• “Pb” – the elemental symbol for Lead.  (These batteries may also include an image of a trash can with one or two slashes across the image.)
      • 0% Hg –  the elemental symbol for Mercury,  (Or it may have the words “no Mercury” or “no Hg”.)
      • 0% Cd –  the elemental symbol for Cadmium.   (Or it may have the words “no Cadmium” or “no Cd”.)
      • “No Hg and Cd” or the printing may say “No Mercury & No Cadmium” or some other version of these words.

IF YOU SEE NONE OF THESE WORDS (above, under “ALKALINE”) PRINTED ON THE BATTERY, then separately bag it, zip the top closed, and treat it as a non-alkaline battery (see instructions below).

PKG Recycleaboe BatteriesNON-ALKALINE:  There are MANY different kinds of Non-alkaline household batteries.  Often, but not always, these batteries have the word “Recyclable” printed on the battery.  Currently, a non-alkaline battery will contain one of the following toxic chemicals: Mercury (Hg), Cadmium (Cd), Lithium (Li), or Nickel Metal Hydride (NiMH), and such a battery will (hopefully) have one of these words or symbols printed on the battery.  Non-alkaline batteries are almost always RECHARGEABLE, but some alkaline batteries may also be rechargeable, so the word “rechargeable” should not be used to identify non-alkaline batteries.  Instead, look for one of the bold-faced chemical-element words shown in the previous sentence.

Non-Alkaline batteries are the most dangerous type of battery to store and transport for two reasons.  First, the chemical elements they contain are  highly reactive and very toxic and should not be placed in a landfill so as to eventually  contaminate our air, soil, and water.  Second,  these chemical elements are capable of reacting with one another and causing explosions and fire if the batteries are not handled properly.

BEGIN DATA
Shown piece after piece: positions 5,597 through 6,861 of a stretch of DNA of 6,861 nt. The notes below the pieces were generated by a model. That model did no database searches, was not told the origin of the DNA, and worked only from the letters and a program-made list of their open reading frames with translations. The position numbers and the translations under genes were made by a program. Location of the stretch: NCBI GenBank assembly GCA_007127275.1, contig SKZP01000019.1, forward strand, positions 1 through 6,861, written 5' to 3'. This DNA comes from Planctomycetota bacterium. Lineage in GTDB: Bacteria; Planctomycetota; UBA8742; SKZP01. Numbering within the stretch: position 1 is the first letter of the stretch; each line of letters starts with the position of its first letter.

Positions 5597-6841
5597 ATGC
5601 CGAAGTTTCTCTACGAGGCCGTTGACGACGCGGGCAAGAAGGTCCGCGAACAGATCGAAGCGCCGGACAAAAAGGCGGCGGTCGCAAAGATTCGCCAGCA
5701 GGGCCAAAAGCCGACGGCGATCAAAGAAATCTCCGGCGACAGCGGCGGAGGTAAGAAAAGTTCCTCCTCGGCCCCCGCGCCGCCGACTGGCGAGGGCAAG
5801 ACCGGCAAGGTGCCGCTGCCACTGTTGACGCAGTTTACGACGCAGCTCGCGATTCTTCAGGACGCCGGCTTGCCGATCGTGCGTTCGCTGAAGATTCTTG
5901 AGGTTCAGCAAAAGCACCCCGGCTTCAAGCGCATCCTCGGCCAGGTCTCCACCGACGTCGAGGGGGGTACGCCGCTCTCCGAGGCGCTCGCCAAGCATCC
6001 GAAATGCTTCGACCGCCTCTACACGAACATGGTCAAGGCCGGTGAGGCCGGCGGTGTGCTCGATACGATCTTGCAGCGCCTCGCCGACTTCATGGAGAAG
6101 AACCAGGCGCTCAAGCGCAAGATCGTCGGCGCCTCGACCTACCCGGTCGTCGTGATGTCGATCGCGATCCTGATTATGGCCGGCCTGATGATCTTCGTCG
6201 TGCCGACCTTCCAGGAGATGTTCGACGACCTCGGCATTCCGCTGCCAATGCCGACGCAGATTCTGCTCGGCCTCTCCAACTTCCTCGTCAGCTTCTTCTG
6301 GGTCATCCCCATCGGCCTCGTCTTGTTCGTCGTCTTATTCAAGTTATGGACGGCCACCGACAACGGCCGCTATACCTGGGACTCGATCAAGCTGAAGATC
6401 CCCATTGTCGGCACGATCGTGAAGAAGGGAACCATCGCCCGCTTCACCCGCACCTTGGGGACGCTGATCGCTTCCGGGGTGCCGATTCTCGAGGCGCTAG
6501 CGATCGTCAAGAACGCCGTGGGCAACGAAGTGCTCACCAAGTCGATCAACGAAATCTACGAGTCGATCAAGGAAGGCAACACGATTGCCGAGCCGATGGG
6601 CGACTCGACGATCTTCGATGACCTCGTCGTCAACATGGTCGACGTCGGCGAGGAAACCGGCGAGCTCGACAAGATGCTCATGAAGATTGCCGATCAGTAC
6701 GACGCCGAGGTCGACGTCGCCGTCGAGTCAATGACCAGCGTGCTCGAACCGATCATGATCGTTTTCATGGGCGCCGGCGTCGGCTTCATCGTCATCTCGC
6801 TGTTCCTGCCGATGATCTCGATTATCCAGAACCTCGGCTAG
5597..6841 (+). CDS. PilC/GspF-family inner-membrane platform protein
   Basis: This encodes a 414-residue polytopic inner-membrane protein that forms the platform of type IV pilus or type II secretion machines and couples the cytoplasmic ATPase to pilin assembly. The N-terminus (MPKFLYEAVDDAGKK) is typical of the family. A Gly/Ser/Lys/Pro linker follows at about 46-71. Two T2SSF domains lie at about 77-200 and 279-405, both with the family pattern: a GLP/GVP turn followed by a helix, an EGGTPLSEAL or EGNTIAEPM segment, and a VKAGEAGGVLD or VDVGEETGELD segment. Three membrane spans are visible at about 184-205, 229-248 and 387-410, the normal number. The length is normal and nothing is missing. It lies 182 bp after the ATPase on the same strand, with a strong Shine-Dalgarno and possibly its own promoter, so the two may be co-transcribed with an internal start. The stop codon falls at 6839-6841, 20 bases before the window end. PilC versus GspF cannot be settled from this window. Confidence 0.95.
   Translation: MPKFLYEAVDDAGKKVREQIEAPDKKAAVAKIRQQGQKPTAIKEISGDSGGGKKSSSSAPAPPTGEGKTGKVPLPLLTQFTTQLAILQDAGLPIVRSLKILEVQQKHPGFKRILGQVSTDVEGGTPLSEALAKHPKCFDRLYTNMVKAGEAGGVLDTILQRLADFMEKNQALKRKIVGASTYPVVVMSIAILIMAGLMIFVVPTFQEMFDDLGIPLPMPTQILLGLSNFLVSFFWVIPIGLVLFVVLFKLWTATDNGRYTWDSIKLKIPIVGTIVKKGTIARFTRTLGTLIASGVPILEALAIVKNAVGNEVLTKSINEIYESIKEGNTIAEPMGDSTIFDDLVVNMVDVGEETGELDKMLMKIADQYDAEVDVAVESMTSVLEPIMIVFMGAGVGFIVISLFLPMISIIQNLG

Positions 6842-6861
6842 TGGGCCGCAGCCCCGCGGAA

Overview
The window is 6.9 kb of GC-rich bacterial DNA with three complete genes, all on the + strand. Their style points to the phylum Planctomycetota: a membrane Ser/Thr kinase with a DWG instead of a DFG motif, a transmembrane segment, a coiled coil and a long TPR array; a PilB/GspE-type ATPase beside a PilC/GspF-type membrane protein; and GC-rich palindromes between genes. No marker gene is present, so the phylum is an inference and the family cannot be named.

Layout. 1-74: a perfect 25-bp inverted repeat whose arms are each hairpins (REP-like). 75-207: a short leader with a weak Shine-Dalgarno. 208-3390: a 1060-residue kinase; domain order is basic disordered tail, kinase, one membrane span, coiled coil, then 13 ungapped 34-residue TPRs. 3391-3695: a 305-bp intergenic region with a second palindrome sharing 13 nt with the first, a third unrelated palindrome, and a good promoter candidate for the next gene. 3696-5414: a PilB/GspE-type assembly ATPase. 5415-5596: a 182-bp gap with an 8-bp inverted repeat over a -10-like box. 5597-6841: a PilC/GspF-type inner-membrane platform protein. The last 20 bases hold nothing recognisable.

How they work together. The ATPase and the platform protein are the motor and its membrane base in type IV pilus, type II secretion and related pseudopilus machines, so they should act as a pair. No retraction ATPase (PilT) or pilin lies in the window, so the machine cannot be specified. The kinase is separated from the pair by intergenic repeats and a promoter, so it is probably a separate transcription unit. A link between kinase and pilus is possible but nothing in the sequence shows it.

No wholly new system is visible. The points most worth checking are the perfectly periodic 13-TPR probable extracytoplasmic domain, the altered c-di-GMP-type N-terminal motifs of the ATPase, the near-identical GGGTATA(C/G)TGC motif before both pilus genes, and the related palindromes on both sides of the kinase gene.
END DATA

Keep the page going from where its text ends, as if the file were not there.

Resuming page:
Preventing explosions & fires in trucks transporting non-alkaline batteries to a recycling facility is easy!  SIMPLY FIND A SMALL, ZIP-LOCK PLASTIC BAG, AND PLACE EACH NON-ALKALINE BATTERY INSIDE AND ZIP IT UP TIGHT.   The plastic bag will prevent the terminals of the bagged battery from touching an other metal and forming a spark that may well ignite the battery fumes during transport, and the tightly zipped bag will prevent the toxic fumes from reacting with those from other batteries and forming a flammable or explosive mixture.  PLEASE BAG AND SEAL EACH USED NON-ALKALINE BATTERY EACH TIME YOU HAVE ONE FOR RECYCLING.  That way it will take no time at all, and volunteers will not need to sort and separately bag each of the hundreds of non-alkaline batteries that are left in the bins at the YMCA or Downtown Merchants for recycling.

Button BatteriesALKALINE:  “Button” batteries look like those in the photo on the right.  They are often used in hearing aids, watches, and other small electronic devices.  Button batteries usually contain no markings except which side is electrically positive and which is negative.  Even the packaging may not give the chemical contents of the batteries.  We have been told that ALL button batteries contain one of the toxic chemical elements listed in the “Non-Alkaline” paragraph above.  BUT, EACH DOES NOT NEED TO BE PLACED IN A SEPARATE SEALED PLASTIC BAG!  Personal at MRSWA have told us that a “handful” can be placed together into a small, zip-lockable plastic SNACK BAG.

IN SUMMARY –